Global Trade Current Affairs
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International Monetary Fund (IMF), World Bank and World Trade Organization have collectively launched report “Reinvigorating Trade and Inclusive Growth”. In this report all three international organisations have sought liberalisation of global service sector, asserting that barriers to these services trade currently is roughly as high as those to trade in goods about a half century ago.
Key Highlights of Report
Services comprise some two-thirds of global GDP and employment. The limited opening of service sectors to foreign competition impedes trade and productivity growth throughout sector and broader economy. Countries should open up to international competition in services provided in other ways, including through foreign direct investment (FDI) and operation of foreign affiliates and temporary movement of workers across borders for the purpose of supplying services.
The full services trade liberalisation can raise manufacturing productivity by average of 22% across sample of 57 countries with larger benefits for countries with stronger institutional environments. Moreover, service sector has enormous contributor to growth and to trade including manufacturing trade.
Improved access to services from trade reform promotes economy-wide productivity and income growth, and given sector’s size, role of services productivity in overall economic performance is evident. There is interplay between services reform and manufacturing performance
Services comprise significant shares of value added of all sectors in economy and this is reflected in trade figures also. Only quarter of global trade is traded as services, on value-added basis half of the value of global trade originates in service sectors.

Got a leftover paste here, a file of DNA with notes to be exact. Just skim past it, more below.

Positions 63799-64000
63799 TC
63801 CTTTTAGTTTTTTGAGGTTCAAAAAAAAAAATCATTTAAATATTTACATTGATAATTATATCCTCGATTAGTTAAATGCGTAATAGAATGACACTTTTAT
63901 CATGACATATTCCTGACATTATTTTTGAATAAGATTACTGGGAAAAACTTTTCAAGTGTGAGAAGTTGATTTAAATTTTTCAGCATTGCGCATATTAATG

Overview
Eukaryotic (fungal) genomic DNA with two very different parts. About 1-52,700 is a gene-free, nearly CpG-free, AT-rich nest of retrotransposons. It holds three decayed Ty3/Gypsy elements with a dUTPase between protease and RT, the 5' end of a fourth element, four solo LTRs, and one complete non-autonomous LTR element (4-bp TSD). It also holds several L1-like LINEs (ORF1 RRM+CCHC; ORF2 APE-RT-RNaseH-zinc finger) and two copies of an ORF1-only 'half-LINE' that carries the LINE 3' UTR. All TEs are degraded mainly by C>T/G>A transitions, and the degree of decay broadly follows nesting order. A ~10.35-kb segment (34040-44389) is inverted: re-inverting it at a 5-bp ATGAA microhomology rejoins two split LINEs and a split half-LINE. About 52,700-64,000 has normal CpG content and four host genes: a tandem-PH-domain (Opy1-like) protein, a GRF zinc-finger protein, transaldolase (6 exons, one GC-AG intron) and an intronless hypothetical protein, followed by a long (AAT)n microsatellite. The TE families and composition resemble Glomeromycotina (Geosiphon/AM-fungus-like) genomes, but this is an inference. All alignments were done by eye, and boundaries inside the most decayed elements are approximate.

The trade in services sector has potential of contributing particularly strongly to productivity growth and economic growth overall. Prolonged slowdown in pace of trade reform is leading to widespread trade distortions and putting at risk strength and durability of global economic recovery, despite recent rebound in trade.
Digital economy revolution is opening new opportunities for cross-border trade and investment and this is changing nature of trade, elevating roles of policies relating to electronic commerce, investment and services trade.
India has announced to host informal Ministerial meeting of World Trade Organisation (WTO) in March 2018 in New Delhi to muster support for issues and also help to multi-lateral process.
It was announced by Deepak Jagdish Saksena, India’s ambassador and permanent representative to WTO during informal WTO ministerial gathering at Davos on the sidelines of the World Economic Forum (WEF) annual summit.
About 40 WTO members from both rich and developing nations are being called by India for this informal meeting to “revitalise” the multi-lateral trade body. The objective of meeting is to discuss ways to revitalise WTO to ensure predictable and transparent system of rule-making in the area of international trade.
The meeting will be taking place after collapse of the WTO 11th Ministerial Conference (MC 11) held in Buenos Aires in December 2017. It will be held in backdrop of rich nations forming groupings to prepare ground for pushing new issues such as investment facilitation, preparing rules for e-commerce, promoting gender equality, reducing subsidy on fisheries, unreported and unregulated fishing
India has been keenly pushing agriculture issues including permanent solution on public stockholding issue for food security at WTO Ministerial Conferences. It has also been raising its voice against bringing new issues proposed by developed countries, especially those which are not directly linked to trade.
India had expressed its disappointment over US’s refusal to agree on public stockholding issue at recently concluded WTO’s MC 11 in Buenos Aires, Argentina in December 2017. The MC 11 had concluded in deadlock without any substantial outcome as consensus eluded the 164-member body.
The deadlock came after US and other developed countries blocked permanent solution on government stockholding for food security purposes and toughened stand on new issues by India and other developing countries. US also had refused to re-affirm the multilateralism and the Doha development mandate in MC11.